Cassie Gillespie (10:39):

Yeah.

Ellen Arrowsmith (10:39):

I always believe what the kid says to me. I always believe that I’m never gonna argue with them about that. I, I always like, yeah, that’s, you know, that’s really hard that you fail the test. And I wonder too if, you know another thing too, and sometimes it just takes a while and some modeling and some teaching about how to recognize feelings in yourself and the vocabulary to talk about them. So generally it’s not like from any bad intentions from, I mean, I, when I worked at schools, there was this like, these kids are lying sometimes this idea.

Cassie Gillespie (11:10):

Yeah.

Ellen Arrowsmith (11:10):

And it’s like.

Cassie Gillespie (11:10):

Or they’re saying this to get a reaction outta me.

Ellen Arrowsmith (11:13):

Right.

Cassie Gillespie (11:13):

You hear that.

Ellen Arrowsmith (11:13):

And it’s like, no, I, I really think for most kids, most of the time they’re telling you the truth to the best of their ability, of their experience. And we are well positioned to help them develop deeper and deeper skills of reflection and being able to describe their emotional states and experiences. So sometimes it’s about the test and also like an ocean of other things.

Cassie Gillespie (11:35):

Yeah.

Ellen Arrowsmith (11:35):

That they are gonna be for like, probably their whole lives learning how to understand.

Cassie Gillespie (11:40):

That’s super helpful.

Chris Allen (11:42):

And one other thing to think about too, in terms of communication is that these kids don’t necessarily have that vocabulary, but they also might be able to draw it or communicate it in a different way than just verbally.

Cassie Gillespie (11:57):

I love that.

Chris Allen (11:58):

‘Cause They’ve seen pictures their whole life and they might not necessarily know the words to describe what that picture is, but they know how to draw it. And I think that’s just another tool that can be used to elicit more information and ask for more detail. And maybe how they’re drawing it too might tell you more about what’s going on for them. Are they drawing it really slowly? Are they drawing it really furiously? Are they clenching a colored pencil, really like, are they gripping it really hard.

Cassie Gillespie (12:32):

<laugh>.

Chris Allen (12:32):

And you can see their white knuckles. Like.

Cassie Gillespie (12:33):

Yeah.

Chris Allen (12:34):

All these sensory things are telling us more information about the situation.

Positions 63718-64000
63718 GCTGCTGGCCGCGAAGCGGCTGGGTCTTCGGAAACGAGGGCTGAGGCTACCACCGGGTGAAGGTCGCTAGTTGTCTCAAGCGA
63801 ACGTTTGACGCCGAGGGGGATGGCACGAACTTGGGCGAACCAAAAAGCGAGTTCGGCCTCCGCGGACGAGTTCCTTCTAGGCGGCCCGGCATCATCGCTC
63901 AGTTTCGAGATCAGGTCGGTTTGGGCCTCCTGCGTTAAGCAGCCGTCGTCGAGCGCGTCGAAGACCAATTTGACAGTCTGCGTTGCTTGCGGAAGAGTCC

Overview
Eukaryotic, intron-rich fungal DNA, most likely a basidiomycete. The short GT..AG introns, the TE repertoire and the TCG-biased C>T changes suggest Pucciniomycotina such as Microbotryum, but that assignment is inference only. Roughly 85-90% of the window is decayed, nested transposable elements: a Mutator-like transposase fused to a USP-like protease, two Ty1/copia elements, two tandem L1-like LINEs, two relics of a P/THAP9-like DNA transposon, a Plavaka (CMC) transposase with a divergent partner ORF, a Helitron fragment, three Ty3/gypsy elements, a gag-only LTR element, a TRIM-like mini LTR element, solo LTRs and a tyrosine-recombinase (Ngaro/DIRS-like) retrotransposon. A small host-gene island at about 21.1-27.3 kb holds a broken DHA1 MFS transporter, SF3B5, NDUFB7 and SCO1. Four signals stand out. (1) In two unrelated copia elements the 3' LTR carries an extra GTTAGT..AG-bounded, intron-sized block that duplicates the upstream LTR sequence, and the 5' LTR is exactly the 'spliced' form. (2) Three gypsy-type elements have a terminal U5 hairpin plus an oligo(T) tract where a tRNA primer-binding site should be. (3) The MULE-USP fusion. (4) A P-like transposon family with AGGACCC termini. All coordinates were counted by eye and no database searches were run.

Cassie Gillespie (12:39):

And I guess I, I also just wanna name, I’m cognizant that the three of us probably, you know, following my lead, so I’m the guiltiest, have been talking about kiddos. Like they’re a monolith, right?

Ellen Arrowsmith (12:49):

Mm-Hmm. <Affirmative>,

Cassie Gillespie (12:49):

Like they’re all the same.

Chris Allen (12:49):

Mm-Hmm hmm.

Cassie Gillespie (12:50):

And of course there’s like a chronological spectrum, a developmental spectrum, and individual differences too. So, you know, I don’t know what more there is to say about that other than to name it <laugh>.

Ellen Arrowsmith (13:00):

Yeah absolutely. But I, I mean, I think that gets back to what we’ve been saying over and over again, which is your best tools, your relationship.

Cassie Gillespie (13:05):

Yeah.

Ellen Arrowsmith (13:05):

So if you know you’re talking to a 5-year-old or someone who has a developmental delay or is maybe on the autism spectrum or something, obviously you need to tailor your approach and your response to them to be appropriate so that you can get accurate and meaningful information in a way that they can convey to you whatever that is. And I think a lot of kids you know, doing body work or movement based work can be really helpful. ’cause They can’t tell you, but they can show you <laugh>.

Cassie Gillespie (13:30):

Yeah.

Ellen Arrowsmith (13:31):

I know my own kid, like you know, sometimes has feelings or sensations in her body or can, can show you in their body in different ways than they can tell you. So I, I like the idea again, that we take kids at their word for what they tell us. And we know for all of us, not just kids, that there’s often way more going on than sometimes we’re aware of or ourselves or, and we just continually you know, another theme of our podcast is create openness. Yeah. Like, we’re, we’re open and we’re ready and we’re we’re available to, to hold that. And when they’re in whatever way they can articulate it to us.

Cassie Gillespie (14:06):